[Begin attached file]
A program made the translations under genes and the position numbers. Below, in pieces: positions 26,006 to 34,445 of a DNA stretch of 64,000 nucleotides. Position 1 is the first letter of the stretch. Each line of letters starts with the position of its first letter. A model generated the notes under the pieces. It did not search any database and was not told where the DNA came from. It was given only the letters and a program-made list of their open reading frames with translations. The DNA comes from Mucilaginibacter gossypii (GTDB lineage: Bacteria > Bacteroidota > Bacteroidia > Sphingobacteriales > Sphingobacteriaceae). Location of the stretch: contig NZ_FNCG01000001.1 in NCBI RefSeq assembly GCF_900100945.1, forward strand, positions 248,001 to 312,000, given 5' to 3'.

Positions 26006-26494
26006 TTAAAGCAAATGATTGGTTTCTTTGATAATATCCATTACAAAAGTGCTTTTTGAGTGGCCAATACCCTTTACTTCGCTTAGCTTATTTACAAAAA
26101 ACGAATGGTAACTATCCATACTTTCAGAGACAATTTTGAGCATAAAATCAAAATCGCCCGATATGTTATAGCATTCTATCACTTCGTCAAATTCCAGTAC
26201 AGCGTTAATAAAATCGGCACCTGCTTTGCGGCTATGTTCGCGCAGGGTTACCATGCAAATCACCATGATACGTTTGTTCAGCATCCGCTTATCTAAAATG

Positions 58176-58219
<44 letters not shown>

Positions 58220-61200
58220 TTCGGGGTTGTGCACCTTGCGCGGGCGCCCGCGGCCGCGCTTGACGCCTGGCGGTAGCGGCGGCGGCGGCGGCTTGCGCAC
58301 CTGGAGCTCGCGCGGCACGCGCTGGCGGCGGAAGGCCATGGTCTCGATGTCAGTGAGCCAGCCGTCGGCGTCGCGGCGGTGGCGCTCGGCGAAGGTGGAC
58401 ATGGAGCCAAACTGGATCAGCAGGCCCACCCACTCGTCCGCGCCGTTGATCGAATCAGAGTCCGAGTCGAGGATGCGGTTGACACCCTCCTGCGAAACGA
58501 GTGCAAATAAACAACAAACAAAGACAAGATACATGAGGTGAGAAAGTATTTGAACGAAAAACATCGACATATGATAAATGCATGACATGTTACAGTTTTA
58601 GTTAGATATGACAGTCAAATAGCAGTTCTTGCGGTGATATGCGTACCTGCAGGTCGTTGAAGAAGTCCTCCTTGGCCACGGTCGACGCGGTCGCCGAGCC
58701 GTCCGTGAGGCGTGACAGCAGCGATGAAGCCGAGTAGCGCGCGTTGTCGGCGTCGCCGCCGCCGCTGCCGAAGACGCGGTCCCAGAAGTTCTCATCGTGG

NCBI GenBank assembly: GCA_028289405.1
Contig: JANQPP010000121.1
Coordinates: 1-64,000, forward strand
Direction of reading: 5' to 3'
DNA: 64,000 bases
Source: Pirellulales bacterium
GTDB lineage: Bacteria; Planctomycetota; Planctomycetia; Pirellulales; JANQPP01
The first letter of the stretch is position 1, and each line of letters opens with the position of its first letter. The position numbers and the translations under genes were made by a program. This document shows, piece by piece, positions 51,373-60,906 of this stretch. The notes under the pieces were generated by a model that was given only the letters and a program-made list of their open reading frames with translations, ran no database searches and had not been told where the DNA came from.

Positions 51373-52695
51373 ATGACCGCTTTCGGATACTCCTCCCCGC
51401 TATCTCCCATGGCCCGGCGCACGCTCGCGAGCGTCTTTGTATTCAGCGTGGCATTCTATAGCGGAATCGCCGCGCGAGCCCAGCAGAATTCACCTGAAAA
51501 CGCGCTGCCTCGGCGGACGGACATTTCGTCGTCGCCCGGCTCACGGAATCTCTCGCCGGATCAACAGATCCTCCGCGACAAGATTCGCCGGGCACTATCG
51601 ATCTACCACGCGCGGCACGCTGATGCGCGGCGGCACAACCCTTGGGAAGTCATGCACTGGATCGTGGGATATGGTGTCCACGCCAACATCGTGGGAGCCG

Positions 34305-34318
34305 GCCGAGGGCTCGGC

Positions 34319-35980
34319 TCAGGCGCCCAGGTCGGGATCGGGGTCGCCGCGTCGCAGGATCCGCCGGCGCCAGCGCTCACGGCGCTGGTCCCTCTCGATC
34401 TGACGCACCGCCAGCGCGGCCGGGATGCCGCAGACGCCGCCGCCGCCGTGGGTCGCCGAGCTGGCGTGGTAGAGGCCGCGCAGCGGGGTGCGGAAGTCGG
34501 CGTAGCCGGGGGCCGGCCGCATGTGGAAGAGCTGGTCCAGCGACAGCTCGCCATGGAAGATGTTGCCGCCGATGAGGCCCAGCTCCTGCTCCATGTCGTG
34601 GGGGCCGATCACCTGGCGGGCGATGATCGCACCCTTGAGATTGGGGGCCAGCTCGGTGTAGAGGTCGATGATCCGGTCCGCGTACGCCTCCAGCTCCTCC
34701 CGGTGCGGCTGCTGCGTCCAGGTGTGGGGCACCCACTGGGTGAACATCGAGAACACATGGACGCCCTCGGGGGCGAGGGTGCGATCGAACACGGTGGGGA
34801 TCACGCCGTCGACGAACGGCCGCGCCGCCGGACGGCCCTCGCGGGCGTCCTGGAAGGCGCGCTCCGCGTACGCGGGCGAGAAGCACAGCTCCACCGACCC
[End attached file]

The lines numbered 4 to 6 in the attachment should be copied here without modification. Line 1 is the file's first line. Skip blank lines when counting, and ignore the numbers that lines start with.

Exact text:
26101 ACGAATGGTAACTATCCATACTTTCAGAGACAATTTTGAGCATAAAATCAAAATCGCCCGATATGTTATAGCATTCTATCACTTCGTCAAATTCCAGTAC
26201 AGCGTTAATAAAATCGGCACCTGCTTTGCGGCTATGTTCGCGCAGGGTTACCATGCAAATCACCATGATACGTTTGTTCAGCATCCGCTTATCTAAAATG

Positions 58176-58219